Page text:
12 hours ago
The whole thing is a bit like an extended version of Corbijn's video for Atmosphere. And if you think that the most obvious thing that the director of a film about Joy Division could do would be to put Atmosphere over the closing scenes, then I hope I'm not giving anything away by revealing that Corbijn obliges. It's all a bit too tasteful, a bit Peter Saville; classic-looking, hagiographic, not-at-all gritty, despite its subject matter. In this it suffers slightly by comparison to Winterbottom's earlier film, which was, I suppose, the Central Station take on the Factory story; irreverent, anarchic, free-wheeling. And it's this that I missed most in Control. The film feeds the Ian Curtis mythology, that of the tortured, enigmatic genius, and while 24 Hour Party People played fast and loose with the facts, I can't help feeling that it was closer to the messy, complicated truth of Factory and the characters that surrounded the label than Corbijn's black-and-white (in all senses of the phrase) version.
"I was wary about what I had been told about turning up at gigs without the other girls, so I made sure I collected Sue Sumner from her flat before driving to the festival. It was a bright, warm day and I was disappointed because it hadn't occurred to me to take Natalie along. I mentioned this to Ian, but he was so busy discussing the size of a particularly large turd in the toilet tents that he didn't seem to hear me." (Touching From A Distance, p.89)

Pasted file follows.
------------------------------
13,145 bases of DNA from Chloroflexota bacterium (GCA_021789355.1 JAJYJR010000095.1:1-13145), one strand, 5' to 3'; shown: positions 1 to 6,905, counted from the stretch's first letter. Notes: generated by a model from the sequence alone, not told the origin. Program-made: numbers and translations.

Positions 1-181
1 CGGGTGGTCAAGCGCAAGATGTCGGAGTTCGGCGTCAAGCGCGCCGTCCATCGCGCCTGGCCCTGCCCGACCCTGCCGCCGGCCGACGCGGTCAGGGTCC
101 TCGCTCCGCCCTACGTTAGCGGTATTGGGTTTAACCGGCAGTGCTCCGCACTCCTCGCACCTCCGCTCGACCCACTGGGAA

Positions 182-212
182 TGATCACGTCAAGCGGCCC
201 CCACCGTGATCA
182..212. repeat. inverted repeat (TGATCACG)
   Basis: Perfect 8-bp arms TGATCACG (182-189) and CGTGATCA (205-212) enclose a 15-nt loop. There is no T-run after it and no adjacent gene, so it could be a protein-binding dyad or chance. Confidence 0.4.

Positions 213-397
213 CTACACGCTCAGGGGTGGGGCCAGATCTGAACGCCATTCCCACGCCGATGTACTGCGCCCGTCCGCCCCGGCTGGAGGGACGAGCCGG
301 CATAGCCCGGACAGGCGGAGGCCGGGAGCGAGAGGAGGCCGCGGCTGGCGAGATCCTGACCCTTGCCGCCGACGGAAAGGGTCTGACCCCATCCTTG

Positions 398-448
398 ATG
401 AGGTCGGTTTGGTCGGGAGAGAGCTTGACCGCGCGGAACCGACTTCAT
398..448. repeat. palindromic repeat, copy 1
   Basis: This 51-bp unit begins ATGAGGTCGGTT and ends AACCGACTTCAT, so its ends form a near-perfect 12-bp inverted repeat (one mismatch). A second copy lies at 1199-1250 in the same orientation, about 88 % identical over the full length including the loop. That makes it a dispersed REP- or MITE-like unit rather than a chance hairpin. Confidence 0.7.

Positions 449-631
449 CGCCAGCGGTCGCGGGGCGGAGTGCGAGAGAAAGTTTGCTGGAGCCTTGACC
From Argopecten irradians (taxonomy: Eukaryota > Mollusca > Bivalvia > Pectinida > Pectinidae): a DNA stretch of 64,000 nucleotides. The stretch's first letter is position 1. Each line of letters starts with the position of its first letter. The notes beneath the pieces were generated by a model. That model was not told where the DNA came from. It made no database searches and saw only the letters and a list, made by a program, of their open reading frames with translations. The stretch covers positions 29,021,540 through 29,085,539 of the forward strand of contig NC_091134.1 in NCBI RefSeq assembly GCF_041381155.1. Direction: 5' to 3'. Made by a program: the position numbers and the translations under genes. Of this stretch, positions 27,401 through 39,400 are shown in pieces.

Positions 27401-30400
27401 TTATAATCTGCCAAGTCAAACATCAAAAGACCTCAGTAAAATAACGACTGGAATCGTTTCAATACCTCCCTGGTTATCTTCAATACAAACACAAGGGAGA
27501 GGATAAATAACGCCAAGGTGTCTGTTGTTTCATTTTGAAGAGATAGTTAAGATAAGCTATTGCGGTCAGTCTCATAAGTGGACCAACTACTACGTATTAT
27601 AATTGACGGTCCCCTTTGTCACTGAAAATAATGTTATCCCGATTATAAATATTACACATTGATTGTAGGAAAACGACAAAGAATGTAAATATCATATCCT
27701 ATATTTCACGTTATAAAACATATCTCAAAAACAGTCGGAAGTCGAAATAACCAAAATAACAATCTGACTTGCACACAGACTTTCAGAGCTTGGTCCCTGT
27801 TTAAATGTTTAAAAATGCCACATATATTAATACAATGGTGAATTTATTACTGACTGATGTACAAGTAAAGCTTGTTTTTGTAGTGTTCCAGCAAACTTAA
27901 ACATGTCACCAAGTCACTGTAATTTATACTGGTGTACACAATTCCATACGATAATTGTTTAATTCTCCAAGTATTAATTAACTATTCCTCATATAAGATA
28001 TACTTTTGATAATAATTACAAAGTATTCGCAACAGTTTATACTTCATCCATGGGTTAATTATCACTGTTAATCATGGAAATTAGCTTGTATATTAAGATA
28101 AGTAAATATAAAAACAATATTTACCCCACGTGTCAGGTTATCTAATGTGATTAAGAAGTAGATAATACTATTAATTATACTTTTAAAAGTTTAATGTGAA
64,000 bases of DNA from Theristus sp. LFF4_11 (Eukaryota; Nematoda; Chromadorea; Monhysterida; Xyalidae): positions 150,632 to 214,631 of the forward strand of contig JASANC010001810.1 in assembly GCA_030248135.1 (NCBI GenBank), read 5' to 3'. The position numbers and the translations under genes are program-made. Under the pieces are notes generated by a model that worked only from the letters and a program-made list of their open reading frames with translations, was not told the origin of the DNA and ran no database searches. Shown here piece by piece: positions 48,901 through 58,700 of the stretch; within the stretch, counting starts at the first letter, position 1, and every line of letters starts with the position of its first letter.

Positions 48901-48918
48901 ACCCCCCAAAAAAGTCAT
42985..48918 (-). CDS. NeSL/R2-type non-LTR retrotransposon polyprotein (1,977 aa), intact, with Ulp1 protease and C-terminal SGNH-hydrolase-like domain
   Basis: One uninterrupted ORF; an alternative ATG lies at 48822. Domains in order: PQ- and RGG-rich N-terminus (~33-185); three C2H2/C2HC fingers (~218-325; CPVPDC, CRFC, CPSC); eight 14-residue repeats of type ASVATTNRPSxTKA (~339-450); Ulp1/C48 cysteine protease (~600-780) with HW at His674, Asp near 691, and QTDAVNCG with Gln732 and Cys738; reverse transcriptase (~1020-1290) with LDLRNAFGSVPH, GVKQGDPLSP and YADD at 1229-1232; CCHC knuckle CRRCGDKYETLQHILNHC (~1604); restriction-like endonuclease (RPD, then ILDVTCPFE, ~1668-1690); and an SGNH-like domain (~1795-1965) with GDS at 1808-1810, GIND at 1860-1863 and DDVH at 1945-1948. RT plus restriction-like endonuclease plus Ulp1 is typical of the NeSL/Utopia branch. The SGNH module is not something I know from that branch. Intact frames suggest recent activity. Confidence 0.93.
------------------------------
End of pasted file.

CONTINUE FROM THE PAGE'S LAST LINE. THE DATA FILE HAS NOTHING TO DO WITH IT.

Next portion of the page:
Coach ignored all of that and said "You know who Mr. Margolies is, by any chance?"Like his previous novel, A Man In Full, IACS contains a lot of references to rap music. Luckily Wolfe, possibly stung by criticism of the untypically inaccurate characterisation of the rap scenes in A Man In Full (one featured the improbably-named Doctor Rammer Doc Doc), has raised his game in this book. While the name of the rapper that soundtracks the basketball team's locker-room antics in IACS (in this case, he's named Dr. Dis) still isn't quite on the money, it's a lot more plausible than Doctor Rammer Doc Doc, who always sounded more like a Haitian voodoo priest and part-time porn actor than a hip-hop superstar. However, names aside, Wolfe's attempts at writing fictional raps to put into his fictional rapper's mouth are, to my mind, pretty much on the one. Certainly, the thugged-out mixture of humour, scatology, bragadoccio and nihilism in Dis's putative rhyming wouldn't sound out of place coming from the mouth of say, DMX or Trick Daddy. Here's a verse from Dr. Dis's masterpiece "Know'm saying?"...
"No, but I hear he's really good."
"Yeah, really good," said Coach in a thoughtful contemplative tone. Then--bango! "REALLY GOOD AT BEING ONE OF THOSE PRICKS I TOLD YOU ABOUT! THAT FUCKER'D LOVE TO GET HIS HANDS ON SOMEONE LIKE YOU! HE'D CHEW YOUR ASS UP AND SPIT IT OUT THE CORNER OF HIS FUCKING MOUTH! The Age of Socrates..."
Call yo'self a cop? Swap yo' dick and yo' ass,
Ev'ry time you shit, yo' balls go plop plop.
Wipe yo' dick and it bleeds choc'late.
You needs to fuck with yo' butt, cocksucking cop cop.